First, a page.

Thursday, January 23, 2014

Writing about the holidays

I have been roaming through Wikipedia about the history of Christmas celebrations in preparation for an essay I've been asked to write.  What I found was that the Puritans, who settled America, were against celebrating Christmas altogether.  "They found no scriptural justification for celebrating Christmas, and associated such celebrations with paganism and idolatry."

It wasn't until the mid-19th century that the commercial/nostalgic holiday that we know today as Christmas really took hold.  Charles Dickens and Queen Victoria set the standard.  Thus we get the decorated tree (thank you, Prince Albert), gift giving, holly and ivy, carols, and feasting. American writer, Clement Moore, wrote A Visit From St. Nicholas, better known as The Night Before Christmas and established St. Nicholas or Santa Claus as a firm figure in the holiday landscape.

In the affluent world we live in today, keeping up with Dickens and Queen Victoria isn't enough.  Now we have to deal with Pinterest.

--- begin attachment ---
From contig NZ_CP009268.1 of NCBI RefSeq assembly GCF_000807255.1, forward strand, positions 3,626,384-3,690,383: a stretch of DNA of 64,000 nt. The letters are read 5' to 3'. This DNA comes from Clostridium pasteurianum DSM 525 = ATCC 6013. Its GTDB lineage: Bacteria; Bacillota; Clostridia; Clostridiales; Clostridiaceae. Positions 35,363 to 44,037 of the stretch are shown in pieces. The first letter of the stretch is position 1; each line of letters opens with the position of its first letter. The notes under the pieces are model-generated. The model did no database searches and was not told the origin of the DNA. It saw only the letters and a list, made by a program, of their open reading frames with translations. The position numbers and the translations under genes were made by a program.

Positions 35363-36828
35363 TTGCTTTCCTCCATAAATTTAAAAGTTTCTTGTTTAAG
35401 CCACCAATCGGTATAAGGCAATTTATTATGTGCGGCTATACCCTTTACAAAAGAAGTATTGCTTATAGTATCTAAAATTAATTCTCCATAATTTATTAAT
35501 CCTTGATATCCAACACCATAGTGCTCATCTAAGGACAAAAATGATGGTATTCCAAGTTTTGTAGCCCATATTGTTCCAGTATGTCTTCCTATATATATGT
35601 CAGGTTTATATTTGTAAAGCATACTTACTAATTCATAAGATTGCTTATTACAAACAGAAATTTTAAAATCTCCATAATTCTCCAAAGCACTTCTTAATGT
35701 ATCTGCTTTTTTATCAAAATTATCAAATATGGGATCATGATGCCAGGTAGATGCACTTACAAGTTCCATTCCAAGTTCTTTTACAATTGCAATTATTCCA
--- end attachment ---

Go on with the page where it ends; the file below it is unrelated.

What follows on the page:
Is there anything more defeating than Pinterest during the holidays?  Do I really have to make a berry Christmas tree with a melon star at the top for my holiday table?  Or place the silverware in red knitted stockings?  Or have various themed trees for the different rooms in my house?  Do I have to place a wreathe in every window of my house and light it up like a brothel in Amsterdam?  Or put candy in a waffle cone for favors?  Blahblahblah.

I sound very bah humbug.

I'm not writing about this.  I'll write about the Thanksgiving when we had a thrown together dinner and watched Pet Sematary.  Now that was a celebration!

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